Friday, November 27, 2009

National Book Awards 2009

On Wednesday November 18, the winners of the 2009 National Book Awards were announced at a ceremony in New York City. This is the award's 60th anniversary year, and the books recognized have something to offer everyone.

The winning author in Fiction, for a novel centered around Philippe Petit's famous tightrope walk between the Twin Towers, was Irish-born Colum McCann. Other contributing authors add further international appeal, tracing their origins to Uganda and Pakistan. The Nonfiction category includes biographies of some of history's heavy-hitters, alongside works illuminating the natural world. Two Poetry finalists have already received multiple honors from the National Book Foundation. The Young People's Literature category had some surprises, as well. Three of its five finalists were nonfiction titles, including a graphic novel and the biography of little-known civil rights activist, Claudette Colvin.

I confess, I have yet to read any of these books. But just reading the list of finalists is like standing first in line at a literary smorgasbord. There's so much to choose from, I'm not sure where to begin. I believe I'll start with Claudette Colvin: Twice Toward Justice by Phillip Hoose. Little known points of history fascinate me. Peruse the titles below. Like I said, there's something here for everyone.

What would you read first?


Winner: Colum McCann, Let the Great World Spin

Finalists: Bonnie Jo Campbell, American Salvage
Daniyal Mueenuddin, In Other Rooms, Other Wonders
Jayne Ann Phillips, Lark and Termite
Marcel Theroux, Far North


Winner: T. J. Stiles, The First Tycoon: The Epic Life of Cornelius Vanderbilt

Finalists: David M. Carroll, Following the Water: A Hydromancer's Notebook
Sean B. Carroll, Remarkable Creatures: Epic Adventures in Search of the Origins of Species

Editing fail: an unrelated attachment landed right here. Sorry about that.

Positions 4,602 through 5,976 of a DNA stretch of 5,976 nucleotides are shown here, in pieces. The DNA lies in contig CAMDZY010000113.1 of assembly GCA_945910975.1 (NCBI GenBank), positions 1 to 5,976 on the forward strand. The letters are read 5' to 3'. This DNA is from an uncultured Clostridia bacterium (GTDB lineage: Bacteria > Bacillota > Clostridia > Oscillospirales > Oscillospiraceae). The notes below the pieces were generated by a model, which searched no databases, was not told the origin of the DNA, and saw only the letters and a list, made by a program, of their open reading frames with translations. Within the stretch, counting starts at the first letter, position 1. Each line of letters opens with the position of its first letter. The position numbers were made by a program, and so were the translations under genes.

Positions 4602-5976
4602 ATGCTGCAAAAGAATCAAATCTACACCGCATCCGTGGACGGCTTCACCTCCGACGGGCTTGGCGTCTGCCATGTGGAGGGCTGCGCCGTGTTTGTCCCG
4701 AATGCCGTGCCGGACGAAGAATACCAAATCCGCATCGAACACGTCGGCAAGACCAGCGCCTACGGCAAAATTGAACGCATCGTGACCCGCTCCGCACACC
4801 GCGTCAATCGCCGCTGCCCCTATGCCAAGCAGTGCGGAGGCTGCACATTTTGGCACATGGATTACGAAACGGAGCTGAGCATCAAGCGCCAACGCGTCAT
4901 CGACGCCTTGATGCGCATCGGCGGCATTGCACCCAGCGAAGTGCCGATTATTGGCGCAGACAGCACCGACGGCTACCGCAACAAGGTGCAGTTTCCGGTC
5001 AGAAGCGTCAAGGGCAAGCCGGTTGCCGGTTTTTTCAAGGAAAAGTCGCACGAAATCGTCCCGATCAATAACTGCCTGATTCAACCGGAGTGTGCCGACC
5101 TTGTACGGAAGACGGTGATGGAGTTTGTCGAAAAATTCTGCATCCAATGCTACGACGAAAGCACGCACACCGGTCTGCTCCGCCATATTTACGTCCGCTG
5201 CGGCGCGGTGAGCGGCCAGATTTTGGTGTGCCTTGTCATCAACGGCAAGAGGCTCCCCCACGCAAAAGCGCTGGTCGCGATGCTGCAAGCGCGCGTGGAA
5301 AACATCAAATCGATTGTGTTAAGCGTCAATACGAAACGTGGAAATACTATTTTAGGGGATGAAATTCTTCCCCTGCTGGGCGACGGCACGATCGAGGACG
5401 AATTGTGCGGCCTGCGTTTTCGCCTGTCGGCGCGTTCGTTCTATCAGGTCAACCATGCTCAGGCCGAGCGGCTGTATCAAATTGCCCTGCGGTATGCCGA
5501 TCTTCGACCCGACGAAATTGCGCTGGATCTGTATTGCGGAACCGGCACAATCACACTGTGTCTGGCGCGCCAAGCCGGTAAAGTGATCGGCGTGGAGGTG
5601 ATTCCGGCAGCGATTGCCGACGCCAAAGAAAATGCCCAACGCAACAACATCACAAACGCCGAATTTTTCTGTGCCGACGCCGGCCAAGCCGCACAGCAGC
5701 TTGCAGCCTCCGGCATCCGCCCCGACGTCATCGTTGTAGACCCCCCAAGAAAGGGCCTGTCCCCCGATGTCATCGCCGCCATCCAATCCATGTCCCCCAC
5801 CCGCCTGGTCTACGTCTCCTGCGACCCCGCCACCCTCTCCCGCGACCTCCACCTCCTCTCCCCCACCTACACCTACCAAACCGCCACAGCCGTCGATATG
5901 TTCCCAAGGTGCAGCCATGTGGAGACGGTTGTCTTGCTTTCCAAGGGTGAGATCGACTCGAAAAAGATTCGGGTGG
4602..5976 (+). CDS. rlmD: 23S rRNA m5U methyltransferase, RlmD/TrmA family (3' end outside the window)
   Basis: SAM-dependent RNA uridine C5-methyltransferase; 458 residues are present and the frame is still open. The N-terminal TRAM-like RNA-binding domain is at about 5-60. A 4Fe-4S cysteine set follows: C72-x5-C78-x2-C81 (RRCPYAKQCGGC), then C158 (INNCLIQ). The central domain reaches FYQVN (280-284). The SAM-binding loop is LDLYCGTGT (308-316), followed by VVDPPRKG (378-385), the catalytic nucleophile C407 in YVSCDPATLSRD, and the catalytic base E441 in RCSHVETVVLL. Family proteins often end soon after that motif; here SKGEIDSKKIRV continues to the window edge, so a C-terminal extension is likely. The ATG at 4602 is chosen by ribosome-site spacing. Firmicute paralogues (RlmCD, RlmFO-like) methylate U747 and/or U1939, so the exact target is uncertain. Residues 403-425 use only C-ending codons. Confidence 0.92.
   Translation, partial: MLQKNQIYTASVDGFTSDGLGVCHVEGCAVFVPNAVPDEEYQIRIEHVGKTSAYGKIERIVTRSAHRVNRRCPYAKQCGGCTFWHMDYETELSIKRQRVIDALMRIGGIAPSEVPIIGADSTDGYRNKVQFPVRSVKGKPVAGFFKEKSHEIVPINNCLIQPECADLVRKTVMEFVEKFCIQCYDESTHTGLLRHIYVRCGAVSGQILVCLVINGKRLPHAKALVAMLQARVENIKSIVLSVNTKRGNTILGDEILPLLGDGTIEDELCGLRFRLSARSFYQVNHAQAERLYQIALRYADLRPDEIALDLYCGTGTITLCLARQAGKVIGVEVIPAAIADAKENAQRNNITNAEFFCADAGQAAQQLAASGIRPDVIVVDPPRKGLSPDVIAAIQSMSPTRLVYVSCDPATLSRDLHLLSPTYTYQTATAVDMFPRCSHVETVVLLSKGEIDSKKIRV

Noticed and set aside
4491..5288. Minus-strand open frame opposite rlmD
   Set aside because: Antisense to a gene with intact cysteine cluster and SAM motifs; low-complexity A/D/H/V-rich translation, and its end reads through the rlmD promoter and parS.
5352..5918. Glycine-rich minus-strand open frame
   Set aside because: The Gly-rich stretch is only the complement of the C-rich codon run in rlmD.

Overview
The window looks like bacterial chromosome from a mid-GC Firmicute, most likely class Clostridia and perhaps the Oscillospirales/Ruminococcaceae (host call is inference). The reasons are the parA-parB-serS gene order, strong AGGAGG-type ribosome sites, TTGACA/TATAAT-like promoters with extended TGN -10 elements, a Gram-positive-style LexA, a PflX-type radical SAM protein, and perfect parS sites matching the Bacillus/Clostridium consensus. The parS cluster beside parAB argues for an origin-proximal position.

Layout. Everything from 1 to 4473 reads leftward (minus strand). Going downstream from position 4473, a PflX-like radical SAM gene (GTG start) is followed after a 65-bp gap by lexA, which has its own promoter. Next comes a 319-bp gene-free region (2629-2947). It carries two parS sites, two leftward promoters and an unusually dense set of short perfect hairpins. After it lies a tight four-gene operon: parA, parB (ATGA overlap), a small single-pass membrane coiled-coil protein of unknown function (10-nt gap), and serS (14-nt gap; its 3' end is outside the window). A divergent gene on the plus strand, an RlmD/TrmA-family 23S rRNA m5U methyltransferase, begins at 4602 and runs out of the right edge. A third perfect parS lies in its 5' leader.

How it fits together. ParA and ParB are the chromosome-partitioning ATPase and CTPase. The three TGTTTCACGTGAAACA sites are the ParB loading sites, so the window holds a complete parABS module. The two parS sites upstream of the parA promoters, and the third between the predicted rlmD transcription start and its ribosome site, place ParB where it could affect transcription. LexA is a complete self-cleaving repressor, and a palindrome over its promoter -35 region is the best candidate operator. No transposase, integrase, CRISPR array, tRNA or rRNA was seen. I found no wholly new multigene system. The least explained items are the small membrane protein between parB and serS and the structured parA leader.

Greg Grandin, Fordlandia: The Rise and Fall of Henry Ford's Forgotten Jungle City
Adrienne Mayor, The Poison King: The Life and Legend of Mithradates, Rome's Deadliest Enemy


Winner: Keith Waldrop, Transcendental Studies: A Trilogy

Finalists: Rae Armantrout, Versed
Ann Lauterbach, Or to Begin Again
Carl Phillips, Speak Low
Lyrae Van Clief-Stefanon, Open Interval


Winner: Phillip Hoose, Claudette Colvin: Twice Toward Justice

Finalists: Deborah Heiligman, Charles and Emma: The Darwins' Leap of Faith
David Small, Stitches
Laini Taylor, Lips Touch: Three Times
Rita Williams-Garcia, Jumped


Gore Vidal

Born October 3 1925, Gore Vidal is a playwright, novelist, essayist, journalist, screenwriter, actor, and political activist. His extensive body of work spans several artistic genres over sixty years, beginning with his first novel in 1946 and continuing to the present day. He has had a powerful impact on American writing.


Dave Eggers

This prolific author, editor, and philanthropist is well known for A Heartbreaking Work of Staggering Genius, The Wild Things - a novel based on Maurice Sendak's Where the Wild Things Are, and Zeitoun. He has edited many publications and founded the independent publishing house, McSweeney's. He also co-founded 826 Valencia, a non-profit tutoring and writing center for children.


Linda K. said...

I must admit I tend to steer clear of award winners. There's just something about them that cry out - beware, boring read ahead!. I know it's irrational (or is it?) but, there it is. This is not a new issue for me. As a kid the school librarian always pushed award winners and I always took them home and then didn't read them. It's a childhood thing I guess.

Jeanne said...

I have to agree with Linda. I've read three of the nominees (Lark and Termite, Jumped, and Stitches), and I was not thrilled with any of them. What is with those award committees?

Laura A. said...

I want to read the Colum McCann book--I've meant to read him for years but never got around to it. And anyone who dedicates his award to Frank McCourt as charmingly he did scores point with me!

I haven't read any of the nominated books, although I did try to read a short story collection by Jayne Ann Phillips many years ago. (Although I enjoy short stories, I didn't finish the collection as I didn't particularly enjoy it.)

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